Insurance warning... by Zeb

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Legalised theft.

I had a client in today who related the following tale...which he agreed to let me post up....

He is 19 years old, working full time and living at home with mum and dad. He bought himself his first car, an oldish Ford Fiesta 1.25 Zetec and went shopping for insurance....his best quote was £3918 -bearing in mind the car was worth about £500 - strangely, it was £30 cheaper to be fully comp than Third Party, Fire and Theft. He was paying this in instalments unsurprisingly!

Two months down the line he came round a corner too quick and into a pig pen (rural Lincs). This was witnessed by another motorist who promptly called the one hurt and no other vehicles involved. Police duly arrive and check his insurance but presumably their systems were down so they did this by phoning his insurance co. and telling them he had been involved in an accident. The lad would not have informed them himself owing to the value of the vehicle and losing future NCD etc.

Insurers less than promptly send a recovery vehicle from over 100 miles away to recover the car to their compound for inspection, the lad having been told 'he might as well claim on it'.

Assessor looks at car and finds he has snapped off two engine mounts and car is beyond economical repair....fair enough! Of course the insurers then tell the lad that his voluntary excess of £150 and his under 21 loading of an additional £400 means that he will get nothing for the car....HOWEVER, now of course he has made a claim so what happens next? Firstly he is informed he can transfer his insurance to a new car.....he duly buys a Fiat Punto 1.2, then they tell him that this is more expensive to insure...but not only that, it takes him beyond a £5000 'insurance cost limit' which is not permitted on one he'd have to buy another policy.... at this point he finds insurance elsewhere for much he thinks...and takes out a new policy and rings to cancel his old policy. Unfortunately he is then told he cannot cancel it because he has had a claim and therefore has to pay the entire year's premium - as per their policy schedule of course!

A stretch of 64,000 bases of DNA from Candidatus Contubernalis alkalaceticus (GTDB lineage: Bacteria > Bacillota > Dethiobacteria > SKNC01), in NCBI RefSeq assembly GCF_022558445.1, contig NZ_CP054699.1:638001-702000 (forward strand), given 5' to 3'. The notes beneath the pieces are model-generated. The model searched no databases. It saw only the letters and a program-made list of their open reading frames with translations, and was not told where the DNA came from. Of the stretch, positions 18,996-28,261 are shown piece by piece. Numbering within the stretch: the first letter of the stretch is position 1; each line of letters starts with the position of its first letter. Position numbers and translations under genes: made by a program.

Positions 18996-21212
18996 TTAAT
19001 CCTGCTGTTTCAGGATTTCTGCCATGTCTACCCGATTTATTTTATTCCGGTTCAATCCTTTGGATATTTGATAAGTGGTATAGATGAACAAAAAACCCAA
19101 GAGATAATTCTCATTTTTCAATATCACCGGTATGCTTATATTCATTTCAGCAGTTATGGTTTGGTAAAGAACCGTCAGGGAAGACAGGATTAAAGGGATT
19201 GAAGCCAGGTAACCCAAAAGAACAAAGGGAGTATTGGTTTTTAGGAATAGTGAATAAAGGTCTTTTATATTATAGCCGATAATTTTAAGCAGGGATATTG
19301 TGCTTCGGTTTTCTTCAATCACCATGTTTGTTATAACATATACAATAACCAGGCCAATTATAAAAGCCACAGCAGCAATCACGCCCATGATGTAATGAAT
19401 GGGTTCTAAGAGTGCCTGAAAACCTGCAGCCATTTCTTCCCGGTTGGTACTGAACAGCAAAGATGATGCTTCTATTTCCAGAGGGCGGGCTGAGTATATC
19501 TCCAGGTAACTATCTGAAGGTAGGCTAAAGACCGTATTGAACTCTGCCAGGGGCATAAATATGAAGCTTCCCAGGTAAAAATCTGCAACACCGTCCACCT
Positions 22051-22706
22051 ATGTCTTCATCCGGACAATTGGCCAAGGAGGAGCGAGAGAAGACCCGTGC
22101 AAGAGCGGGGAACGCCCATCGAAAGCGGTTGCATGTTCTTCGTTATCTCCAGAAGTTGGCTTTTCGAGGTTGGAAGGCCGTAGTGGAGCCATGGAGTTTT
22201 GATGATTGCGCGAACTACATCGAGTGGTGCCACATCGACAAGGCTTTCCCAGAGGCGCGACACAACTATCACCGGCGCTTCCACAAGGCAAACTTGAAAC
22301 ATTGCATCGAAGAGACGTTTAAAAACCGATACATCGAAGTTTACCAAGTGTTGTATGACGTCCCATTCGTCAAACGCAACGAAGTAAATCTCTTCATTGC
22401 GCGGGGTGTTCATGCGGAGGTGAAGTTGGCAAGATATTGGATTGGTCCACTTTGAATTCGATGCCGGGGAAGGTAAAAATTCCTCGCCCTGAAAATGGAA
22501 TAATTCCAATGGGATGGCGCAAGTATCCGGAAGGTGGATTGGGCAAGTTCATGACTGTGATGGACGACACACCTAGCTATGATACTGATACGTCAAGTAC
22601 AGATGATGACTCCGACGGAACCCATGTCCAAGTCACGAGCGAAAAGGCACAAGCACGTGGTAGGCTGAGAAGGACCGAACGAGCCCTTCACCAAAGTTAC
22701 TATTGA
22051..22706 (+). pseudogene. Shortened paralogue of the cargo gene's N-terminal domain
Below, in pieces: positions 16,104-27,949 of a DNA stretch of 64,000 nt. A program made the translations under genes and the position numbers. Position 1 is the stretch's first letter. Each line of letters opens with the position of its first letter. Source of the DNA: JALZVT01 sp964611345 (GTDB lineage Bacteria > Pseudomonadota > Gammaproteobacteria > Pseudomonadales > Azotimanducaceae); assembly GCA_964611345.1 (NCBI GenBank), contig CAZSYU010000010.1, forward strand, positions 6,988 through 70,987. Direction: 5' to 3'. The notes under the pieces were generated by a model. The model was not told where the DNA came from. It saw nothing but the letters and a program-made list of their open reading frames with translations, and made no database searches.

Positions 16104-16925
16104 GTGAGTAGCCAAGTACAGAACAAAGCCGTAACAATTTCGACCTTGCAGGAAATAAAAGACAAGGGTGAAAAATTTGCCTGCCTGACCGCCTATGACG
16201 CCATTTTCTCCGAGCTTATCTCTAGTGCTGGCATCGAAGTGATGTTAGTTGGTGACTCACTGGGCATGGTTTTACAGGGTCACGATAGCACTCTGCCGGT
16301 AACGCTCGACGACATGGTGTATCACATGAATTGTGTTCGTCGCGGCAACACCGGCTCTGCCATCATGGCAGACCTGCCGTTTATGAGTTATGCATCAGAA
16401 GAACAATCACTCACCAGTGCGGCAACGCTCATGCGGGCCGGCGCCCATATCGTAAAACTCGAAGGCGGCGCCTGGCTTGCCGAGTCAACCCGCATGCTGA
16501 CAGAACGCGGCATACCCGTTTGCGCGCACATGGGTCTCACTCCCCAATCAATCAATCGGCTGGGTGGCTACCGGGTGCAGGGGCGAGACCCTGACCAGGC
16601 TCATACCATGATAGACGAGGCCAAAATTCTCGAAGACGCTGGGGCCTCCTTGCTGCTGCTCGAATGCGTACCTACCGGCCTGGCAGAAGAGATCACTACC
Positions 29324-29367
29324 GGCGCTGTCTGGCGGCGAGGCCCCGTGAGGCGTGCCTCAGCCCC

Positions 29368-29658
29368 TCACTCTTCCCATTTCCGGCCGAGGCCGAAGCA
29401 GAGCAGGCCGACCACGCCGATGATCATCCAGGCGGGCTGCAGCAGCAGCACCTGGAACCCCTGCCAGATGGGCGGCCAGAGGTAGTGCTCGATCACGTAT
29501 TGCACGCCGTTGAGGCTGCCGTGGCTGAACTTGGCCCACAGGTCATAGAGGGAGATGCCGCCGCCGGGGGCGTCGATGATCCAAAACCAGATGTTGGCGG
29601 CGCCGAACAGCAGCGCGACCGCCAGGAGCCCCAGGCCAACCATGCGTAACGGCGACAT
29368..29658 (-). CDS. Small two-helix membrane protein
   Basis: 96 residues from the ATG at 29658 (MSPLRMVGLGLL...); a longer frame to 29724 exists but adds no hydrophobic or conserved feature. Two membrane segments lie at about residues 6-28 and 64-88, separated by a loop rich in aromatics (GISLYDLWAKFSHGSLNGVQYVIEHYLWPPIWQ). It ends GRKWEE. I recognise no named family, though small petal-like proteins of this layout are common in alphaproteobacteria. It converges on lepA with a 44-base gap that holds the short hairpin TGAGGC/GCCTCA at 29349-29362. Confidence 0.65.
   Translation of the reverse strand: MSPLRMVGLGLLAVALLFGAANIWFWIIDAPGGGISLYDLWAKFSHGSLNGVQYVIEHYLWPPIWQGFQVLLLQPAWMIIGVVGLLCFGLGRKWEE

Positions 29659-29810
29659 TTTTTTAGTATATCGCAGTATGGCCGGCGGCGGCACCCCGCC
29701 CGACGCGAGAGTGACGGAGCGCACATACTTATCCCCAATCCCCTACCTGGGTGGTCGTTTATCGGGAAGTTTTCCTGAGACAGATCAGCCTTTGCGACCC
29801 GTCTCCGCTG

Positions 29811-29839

So, the upshot is that he has an insurance policy for which he has no car but is obliged to pay the remaining £2k premium because he made a claim, which gained him nothing whatsoever and cost the insurers the price of a towtruck recovery.

Moral of the story for new drivers: Always read the small print...and be VERY suspicious if fully comp is cheaper than tpft!

Posted 12 Sep 2012, 19:00 #1 

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Yes Unfortuneately a standard clause, if you make a claim and you are on payments you must finish that year of payments or transfer to new policy. If you had paid price on purchase you loose just the same but have paid in advance.
Many have been caught on this and not only young motorists but anyone with a premium of more than the "Insurance" value of car.
.............and people wonder why some motorists are uninsured!!

"My lovely car now sold onto a very happy new owner.
I still love this marque and I will still be around, preferred selling to breaking, as a great runner and performer"

Posted 12 Sep 2012, 20:10 #2 

and be VERY suspicious if fully comp is cheaper than tpft